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Secret Service alleged abuse is investigated

Agent tried to enter woman's hotel room

The Washington Post

A call from a hotel reporting that a Secret Service agent was trying to force his way into a woman’s room has set in motion an internal investigation and sent tremors through an agency that is still trying to restore its elite reputation.

The incident at Washington’s Hay-Adams Hotel last spring came a year after the agency was roiled by a prostitution scandal in Cartagena, Colombia, prompting vows from senior officials to curb a male-dominated culture of hard partying and other excesses.

The service named its first female director, Julia Pierson, seven months ago, and a broad inspector general’s report on the agency’s culture that was launched in the wake of Cartagena is expected to be released in coming weeks.

The disruption at the Hay-Adams in May involved Ignacio Zamora Jr., a senior supervisor who oversaw about two dozen agents in the Secret Service’s most elite assignment — the president’s security detail. Zamora was allegedly discovered attempting to re-enter a woman’s room after accidentally leaving a bullet from his service weapon. The incident has not been previously reported.

In a follow-up investigation, agency officials also found that Zamora and another supervisor, Timothy Barraclough, had sent sexually suggestive emails to a female subordinate, according to those with knowledge of the case. Officials have removed Zamora from his position and have moved Barraclough off the detail to a separate part of the division.

Details about the Hay-Adams episode and related findings were provided by four people who have been briefed on the case, including two who have viewed summaries of the internal Secret Service review.

Secret Service spokesman Ed Donovan declined to comment on the internal review of the Hay-Adams incident or the supervisors’ alleged behavior. Donovan added that “we work diligently with our Office of Professional Responsibility and Department of Homeland Security Office of Inspector General” to resolve such cases “appropriately and quickly.”

But the inspector general’s office was unaware of the hotel incident or the related findings until The Washington Post began making inquiries about the case last month, according to people briefed on the matter.

The Secret Service did not refer the case to the inspector general until the week of Oct. 28. In a preliminary look, the office concluded that the Secret Service had handled the case administratively and that the alleged misconduct did not require independent review.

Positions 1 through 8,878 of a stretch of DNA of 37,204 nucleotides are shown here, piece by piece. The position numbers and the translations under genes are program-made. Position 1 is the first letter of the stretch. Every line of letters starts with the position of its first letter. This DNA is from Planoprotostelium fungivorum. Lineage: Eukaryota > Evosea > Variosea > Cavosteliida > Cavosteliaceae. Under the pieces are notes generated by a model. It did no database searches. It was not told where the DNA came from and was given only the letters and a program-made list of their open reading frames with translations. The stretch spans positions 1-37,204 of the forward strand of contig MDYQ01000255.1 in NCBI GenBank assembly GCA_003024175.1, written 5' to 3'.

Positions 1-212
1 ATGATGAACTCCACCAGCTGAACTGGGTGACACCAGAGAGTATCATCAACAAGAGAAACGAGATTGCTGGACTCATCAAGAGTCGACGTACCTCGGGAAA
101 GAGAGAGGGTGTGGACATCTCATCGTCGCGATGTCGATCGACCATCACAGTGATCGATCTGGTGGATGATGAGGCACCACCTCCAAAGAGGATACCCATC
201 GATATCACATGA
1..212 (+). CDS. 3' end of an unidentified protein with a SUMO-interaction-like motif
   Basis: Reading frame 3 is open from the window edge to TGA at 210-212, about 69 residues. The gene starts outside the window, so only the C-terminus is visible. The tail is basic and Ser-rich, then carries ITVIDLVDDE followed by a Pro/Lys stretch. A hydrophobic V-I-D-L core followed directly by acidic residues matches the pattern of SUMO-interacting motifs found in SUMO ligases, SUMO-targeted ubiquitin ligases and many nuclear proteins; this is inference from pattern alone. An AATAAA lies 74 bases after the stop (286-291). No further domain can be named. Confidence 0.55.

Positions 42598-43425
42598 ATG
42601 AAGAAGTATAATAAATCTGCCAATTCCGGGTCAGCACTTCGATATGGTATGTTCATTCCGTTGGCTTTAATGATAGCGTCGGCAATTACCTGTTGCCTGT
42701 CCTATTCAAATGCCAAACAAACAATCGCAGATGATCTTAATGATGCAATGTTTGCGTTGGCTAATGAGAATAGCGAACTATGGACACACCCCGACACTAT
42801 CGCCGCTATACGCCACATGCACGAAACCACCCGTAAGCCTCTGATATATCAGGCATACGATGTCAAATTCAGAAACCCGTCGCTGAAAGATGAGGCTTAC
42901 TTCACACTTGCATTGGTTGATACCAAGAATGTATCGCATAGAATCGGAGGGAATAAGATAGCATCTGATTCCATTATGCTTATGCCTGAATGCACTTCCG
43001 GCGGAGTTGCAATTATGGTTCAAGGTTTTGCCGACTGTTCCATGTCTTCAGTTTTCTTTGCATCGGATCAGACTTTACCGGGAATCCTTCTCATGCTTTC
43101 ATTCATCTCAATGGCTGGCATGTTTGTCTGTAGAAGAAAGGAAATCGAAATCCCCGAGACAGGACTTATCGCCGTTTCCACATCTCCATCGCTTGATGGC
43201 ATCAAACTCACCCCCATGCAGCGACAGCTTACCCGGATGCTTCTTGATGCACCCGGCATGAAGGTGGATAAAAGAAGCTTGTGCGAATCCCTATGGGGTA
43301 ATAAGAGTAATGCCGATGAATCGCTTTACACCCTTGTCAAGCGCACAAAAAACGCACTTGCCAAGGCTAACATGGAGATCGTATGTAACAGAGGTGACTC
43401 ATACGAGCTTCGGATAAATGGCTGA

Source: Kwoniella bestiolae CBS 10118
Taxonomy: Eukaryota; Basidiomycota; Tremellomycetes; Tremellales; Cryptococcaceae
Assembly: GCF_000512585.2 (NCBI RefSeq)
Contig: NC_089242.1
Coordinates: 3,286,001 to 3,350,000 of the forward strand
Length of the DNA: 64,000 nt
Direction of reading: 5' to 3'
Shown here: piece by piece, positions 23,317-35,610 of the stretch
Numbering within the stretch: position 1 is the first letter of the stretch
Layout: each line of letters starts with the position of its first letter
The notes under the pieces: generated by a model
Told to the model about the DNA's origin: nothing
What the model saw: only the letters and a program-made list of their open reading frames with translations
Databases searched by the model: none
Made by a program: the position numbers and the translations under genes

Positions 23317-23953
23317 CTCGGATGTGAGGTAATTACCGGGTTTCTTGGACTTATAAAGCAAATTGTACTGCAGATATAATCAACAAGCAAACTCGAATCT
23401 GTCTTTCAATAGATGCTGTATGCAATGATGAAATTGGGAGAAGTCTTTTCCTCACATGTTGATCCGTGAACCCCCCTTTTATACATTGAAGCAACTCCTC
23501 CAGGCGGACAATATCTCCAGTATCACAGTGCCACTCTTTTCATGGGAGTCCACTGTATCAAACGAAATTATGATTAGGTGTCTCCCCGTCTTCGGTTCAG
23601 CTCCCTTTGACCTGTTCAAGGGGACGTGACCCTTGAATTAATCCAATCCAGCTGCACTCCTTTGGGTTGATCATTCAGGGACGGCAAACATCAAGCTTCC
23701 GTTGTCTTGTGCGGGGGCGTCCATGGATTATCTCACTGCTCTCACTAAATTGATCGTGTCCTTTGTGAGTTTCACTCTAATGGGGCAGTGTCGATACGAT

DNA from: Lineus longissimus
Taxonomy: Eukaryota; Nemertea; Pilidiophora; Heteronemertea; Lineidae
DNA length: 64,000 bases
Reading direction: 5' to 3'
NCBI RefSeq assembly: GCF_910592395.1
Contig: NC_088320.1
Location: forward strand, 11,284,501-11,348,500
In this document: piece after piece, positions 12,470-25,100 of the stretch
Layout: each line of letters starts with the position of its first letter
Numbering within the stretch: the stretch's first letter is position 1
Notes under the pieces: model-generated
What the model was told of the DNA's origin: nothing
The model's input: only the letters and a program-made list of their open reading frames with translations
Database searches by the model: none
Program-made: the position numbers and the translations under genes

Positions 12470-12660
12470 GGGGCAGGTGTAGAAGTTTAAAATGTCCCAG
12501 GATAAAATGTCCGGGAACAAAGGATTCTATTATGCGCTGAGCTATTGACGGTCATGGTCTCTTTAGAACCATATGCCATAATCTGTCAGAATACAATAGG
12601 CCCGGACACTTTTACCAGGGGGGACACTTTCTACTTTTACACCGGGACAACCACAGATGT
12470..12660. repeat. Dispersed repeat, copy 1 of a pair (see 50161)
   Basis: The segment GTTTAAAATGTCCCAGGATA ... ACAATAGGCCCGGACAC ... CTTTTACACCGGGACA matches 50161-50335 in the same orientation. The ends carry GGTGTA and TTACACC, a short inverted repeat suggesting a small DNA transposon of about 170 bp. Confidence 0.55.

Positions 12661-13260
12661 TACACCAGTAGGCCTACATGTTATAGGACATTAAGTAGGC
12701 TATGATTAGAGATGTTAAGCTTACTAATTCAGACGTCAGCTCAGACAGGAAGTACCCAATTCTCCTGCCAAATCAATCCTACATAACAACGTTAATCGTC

Bill Hillburg, a spokesman for the DHS Office of Inspector General, said the upcoming report on Secret Service culture seeks to answer whether the antics of agents in Cartagena were atypical or the result of a broader culture that includes excessive partying and womanizing. Hillburg declined to say whether the Hay-Adams case was part of the review.

“At each stage, as we conducted interviews, we were made aware of other incidents and potential misconduct that we are now pursuing,” Hillburg said.

The Hay-Adams, which overlooks the White House and served as the Obama family’s temporary home before the president’s first inauguration, is accustomed to seeing Secret Service agents on and off duty. One night in May, hotel staffers alerted the White House about odd behavior by an agent demanding access to one of their guest’s rooms.

According the Secret Service’s internal findings, Zamora was off duty when he met a woman at the hotel’s Off the Record bar and later joined her in her room.

The review found that Zamora had removed ammunition from the chamber of his government-issued handgun during his stay in the room and then left behind a single bullet. He returned to the room when he realized his mistake. The guest refused to let him back in. Zamora identified himself to hotel security as a Secret Service agent.

The incident triggered an investigation that included a routine search of Zamora’s government-issued BlackBerry, which contained sexually charged messages to the female agent, according to the people briefed on the findings.

The review of the communications revealed that Barraclough had also sent inappropriate and suggestive messages to the female agent, according to people familiar with the case.

The Post is not disclosing the woman’s name because she has not been disciplined.

All Secret Service employees must maintain top-secret security clearances to be employed.

An inspector general’s report that dealt with events in Cartagena and was released earlier this year said employees’ sexual behavior should be considered in granting or revoking security clearances “when the behavior may subject the individual to coercion, exploitation or duress, or reflects lack of judgment or discretion.”